Gym class can’t get a break. A highly unscientific sampling of the conventional wisdom on physical education reveals a lot about what kids think of regular, enforced school exercise. “My least favorite thing about elementary school gym class was the boys being absolutely psycho,” one young woman told me. “Locker rooms were definitely fraught,” said another, about her middle school PE. “It’s not so much the body, as it is performing,” offered another—that pressure to throw and run well for an impromptu team, “so if you screw up a catch or whatever in dodgeball you let them down.”
The humiliation of being passed over when kids pick teams; the awkwardness of having to socialize with strangers from different grades; the Hobson’s choice of either undressing and showering in front of peers or returning to class in sweaty clothes: all these features of physical education contribute to kids’ discomfort.
Studies of student views toward PE add to these accounts. According to researcher Analisa Packham, who examined the impact of a comprehensive physical education program in Texas, kids resist PE because it invites bullying. Packham reported to Alia Wong in The Atlantic that the lack of adult supervision in locker rooms, and ease with which unathletic and overweight kids are teased, explains why PE is unpopular.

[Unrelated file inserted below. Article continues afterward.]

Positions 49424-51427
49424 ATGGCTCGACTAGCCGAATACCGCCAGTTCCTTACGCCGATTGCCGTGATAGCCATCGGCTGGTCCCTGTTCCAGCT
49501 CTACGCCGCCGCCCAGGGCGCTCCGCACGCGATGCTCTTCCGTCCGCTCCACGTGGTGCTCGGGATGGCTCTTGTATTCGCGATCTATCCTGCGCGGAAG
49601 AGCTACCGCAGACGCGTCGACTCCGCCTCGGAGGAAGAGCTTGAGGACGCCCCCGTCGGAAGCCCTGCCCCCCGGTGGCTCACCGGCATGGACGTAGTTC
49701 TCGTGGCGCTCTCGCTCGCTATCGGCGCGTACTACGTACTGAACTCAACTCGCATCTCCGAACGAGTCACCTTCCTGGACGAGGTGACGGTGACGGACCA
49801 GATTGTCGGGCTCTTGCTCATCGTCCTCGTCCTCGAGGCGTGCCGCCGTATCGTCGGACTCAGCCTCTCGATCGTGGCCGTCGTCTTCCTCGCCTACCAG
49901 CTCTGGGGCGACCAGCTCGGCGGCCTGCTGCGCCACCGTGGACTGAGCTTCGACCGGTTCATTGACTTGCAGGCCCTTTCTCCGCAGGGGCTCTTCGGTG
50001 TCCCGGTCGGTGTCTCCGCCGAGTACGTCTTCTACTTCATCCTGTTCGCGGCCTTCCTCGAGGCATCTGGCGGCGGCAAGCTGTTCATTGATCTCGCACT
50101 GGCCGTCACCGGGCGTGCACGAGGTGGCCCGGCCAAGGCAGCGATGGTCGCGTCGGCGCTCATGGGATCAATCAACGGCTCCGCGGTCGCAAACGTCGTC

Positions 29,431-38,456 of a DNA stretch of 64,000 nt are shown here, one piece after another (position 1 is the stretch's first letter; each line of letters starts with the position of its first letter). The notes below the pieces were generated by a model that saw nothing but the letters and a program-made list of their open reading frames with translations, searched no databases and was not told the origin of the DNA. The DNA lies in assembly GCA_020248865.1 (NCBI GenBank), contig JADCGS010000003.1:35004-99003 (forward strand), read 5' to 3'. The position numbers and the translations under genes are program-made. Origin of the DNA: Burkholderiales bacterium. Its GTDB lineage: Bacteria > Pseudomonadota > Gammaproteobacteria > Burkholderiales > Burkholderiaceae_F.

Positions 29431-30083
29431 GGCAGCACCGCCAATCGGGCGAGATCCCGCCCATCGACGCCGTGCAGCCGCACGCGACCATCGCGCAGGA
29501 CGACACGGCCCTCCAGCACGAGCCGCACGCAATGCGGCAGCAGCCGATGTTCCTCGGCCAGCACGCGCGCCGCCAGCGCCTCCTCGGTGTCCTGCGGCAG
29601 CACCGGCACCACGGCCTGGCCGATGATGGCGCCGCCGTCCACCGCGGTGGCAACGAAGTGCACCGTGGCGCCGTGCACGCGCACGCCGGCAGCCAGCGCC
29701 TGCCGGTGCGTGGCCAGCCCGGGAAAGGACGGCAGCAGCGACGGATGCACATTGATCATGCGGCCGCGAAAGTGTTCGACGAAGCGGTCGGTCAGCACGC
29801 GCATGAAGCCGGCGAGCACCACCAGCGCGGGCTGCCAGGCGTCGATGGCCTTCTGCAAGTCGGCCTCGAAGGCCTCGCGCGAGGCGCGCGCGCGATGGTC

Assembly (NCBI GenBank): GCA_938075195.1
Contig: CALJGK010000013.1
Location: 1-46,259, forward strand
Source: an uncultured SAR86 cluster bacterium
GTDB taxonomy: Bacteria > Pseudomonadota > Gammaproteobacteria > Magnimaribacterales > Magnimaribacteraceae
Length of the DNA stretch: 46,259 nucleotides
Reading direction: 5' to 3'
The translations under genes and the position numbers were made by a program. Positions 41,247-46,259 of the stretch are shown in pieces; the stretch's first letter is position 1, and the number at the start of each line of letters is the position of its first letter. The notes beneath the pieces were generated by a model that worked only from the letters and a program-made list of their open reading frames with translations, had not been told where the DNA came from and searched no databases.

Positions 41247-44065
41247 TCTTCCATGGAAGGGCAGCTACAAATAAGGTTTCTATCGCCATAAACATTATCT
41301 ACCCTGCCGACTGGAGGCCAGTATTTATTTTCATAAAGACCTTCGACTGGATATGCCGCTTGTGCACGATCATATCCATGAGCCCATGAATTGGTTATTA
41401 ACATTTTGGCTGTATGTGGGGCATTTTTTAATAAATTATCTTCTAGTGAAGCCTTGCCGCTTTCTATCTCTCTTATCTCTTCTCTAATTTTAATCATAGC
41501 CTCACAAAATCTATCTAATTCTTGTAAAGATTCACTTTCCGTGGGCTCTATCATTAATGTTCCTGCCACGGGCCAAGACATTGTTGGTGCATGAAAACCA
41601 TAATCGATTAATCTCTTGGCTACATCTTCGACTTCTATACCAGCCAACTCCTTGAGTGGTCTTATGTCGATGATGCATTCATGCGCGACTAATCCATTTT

The trouble with this resistance is that physical movement is linked to brain health and well-being. Exercise contributes to happiness. It blunts anxiety and thwarts depression. Even 30 minutes of daily “brisk walking,” the World Health Organization asserts, can lift the mood. A study comparing the brain MRIs of active and inactive nine and ten-year-olds found a higher volume of the “white matter” that’s associated with memory and learning among the fit children. In her book "The Extended Mind," Annie Murphy Paul explains how moving at varied levels of exertion affects the brain: low-intensity enhances executive function; moderate improves problem-solving, focus, memory, and other cognitive advantages; and high-intensity exercise stokes creativity. “The best preparation for such (metaphysical) acts as wrestling with ideas or running through possibilities is to work up an (actual) sweat,” she writes.